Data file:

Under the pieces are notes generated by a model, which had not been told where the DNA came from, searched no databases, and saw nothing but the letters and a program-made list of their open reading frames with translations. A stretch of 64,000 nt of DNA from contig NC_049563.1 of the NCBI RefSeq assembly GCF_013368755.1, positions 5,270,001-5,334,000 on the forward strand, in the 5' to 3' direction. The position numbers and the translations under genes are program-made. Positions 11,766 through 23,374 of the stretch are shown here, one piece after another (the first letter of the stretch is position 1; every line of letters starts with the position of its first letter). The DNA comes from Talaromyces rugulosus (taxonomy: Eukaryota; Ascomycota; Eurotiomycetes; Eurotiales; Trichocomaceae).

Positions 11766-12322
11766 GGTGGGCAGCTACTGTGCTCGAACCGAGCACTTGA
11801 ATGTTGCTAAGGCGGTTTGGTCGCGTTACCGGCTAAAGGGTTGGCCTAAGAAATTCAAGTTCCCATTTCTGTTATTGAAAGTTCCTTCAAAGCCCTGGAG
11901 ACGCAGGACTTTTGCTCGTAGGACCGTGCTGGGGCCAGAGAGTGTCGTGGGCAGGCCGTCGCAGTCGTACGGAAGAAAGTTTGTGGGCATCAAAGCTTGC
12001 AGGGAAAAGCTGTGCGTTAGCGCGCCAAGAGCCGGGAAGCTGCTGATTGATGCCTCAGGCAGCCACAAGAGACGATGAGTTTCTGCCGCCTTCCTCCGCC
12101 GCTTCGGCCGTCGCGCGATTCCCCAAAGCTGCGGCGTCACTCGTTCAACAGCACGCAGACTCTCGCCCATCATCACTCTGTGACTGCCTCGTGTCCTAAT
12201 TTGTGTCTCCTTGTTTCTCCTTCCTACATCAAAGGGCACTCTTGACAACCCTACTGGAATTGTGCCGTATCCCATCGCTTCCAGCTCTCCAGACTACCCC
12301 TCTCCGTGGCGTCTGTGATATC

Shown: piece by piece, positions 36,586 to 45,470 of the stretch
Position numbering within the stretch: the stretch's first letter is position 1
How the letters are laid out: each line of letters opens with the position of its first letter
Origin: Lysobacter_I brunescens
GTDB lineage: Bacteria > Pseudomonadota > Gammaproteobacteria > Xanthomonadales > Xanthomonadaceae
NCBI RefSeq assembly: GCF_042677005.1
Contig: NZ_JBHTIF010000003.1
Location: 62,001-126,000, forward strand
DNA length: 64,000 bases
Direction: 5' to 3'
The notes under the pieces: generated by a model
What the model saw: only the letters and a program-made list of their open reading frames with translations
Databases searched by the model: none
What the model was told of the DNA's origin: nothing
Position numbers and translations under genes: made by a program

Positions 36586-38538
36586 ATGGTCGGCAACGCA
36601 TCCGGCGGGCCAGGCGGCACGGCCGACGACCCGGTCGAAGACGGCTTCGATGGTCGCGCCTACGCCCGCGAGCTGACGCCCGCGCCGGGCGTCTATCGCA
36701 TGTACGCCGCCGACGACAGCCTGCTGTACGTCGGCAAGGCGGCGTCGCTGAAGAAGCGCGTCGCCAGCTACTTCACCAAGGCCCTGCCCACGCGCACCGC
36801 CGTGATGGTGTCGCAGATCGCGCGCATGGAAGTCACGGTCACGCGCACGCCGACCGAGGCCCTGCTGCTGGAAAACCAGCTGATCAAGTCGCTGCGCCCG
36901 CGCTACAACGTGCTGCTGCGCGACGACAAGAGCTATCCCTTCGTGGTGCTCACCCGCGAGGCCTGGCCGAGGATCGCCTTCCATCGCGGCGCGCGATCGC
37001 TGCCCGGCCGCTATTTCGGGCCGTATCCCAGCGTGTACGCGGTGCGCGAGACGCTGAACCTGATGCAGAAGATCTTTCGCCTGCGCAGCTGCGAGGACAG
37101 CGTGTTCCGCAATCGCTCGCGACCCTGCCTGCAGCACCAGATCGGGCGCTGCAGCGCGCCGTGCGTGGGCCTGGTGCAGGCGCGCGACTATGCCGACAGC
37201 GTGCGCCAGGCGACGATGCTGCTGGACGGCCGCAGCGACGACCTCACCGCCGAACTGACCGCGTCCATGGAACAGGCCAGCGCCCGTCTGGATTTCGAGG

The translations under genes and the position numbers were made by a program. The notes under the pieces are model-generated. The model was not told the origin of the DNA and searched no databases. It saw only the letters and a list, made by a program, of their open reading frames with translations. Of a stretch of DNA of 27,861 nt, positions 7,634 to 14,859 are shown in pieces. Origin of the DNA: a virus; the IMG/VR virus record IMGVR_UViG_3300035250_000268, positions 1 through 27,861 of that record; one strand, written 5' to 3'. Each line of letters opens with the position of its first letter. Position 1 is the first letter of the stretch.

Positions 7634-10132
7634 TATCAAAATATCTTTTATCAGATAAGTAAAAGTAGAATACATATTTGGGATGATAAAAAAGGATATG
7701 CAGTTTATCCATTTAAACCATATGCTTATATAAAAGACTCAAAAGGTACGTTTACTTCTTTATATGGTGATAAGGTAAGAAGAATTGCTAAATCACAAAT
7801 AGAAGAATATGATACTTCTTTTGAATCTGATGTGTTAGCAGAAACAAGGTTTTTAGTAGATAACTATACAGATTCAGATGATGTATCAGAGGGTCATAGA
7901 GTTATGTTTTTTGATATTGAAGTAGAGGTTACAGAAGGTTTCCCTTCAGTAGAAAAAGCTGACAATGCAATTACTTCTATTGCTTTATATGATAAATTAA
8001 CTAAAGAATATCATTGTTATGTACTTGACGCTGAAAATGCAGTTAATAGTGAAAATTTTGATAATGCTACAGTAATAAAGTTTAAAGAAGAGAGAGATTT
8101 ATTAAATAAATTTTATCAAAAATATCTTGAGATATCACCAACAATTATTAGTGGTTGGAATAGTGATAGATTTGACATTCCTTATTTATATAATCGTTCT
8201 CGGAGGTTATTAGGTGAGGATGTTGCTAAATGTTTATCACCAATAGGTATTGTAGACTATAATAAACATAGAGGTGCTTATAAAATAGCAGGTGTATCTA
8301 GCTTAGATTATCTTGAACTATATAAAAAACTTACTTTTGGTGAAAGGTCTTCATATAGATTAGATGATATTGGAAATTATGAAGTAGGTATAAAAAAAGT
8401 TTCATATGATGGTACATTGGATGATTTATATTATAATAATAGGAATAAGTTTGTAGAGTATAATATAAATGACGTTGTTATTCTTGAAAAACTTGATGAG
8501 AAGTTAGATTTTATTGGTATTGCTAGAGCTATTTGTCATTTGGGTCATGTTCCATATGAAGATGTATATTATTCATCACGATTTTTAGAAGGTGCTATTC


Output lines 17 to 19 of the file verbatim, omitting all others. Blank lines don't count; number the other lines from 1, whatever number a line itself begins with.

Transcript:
Location: 62,001-126,000, forward strand
DNA length: 64,000 bases
Direction: 5' to 3'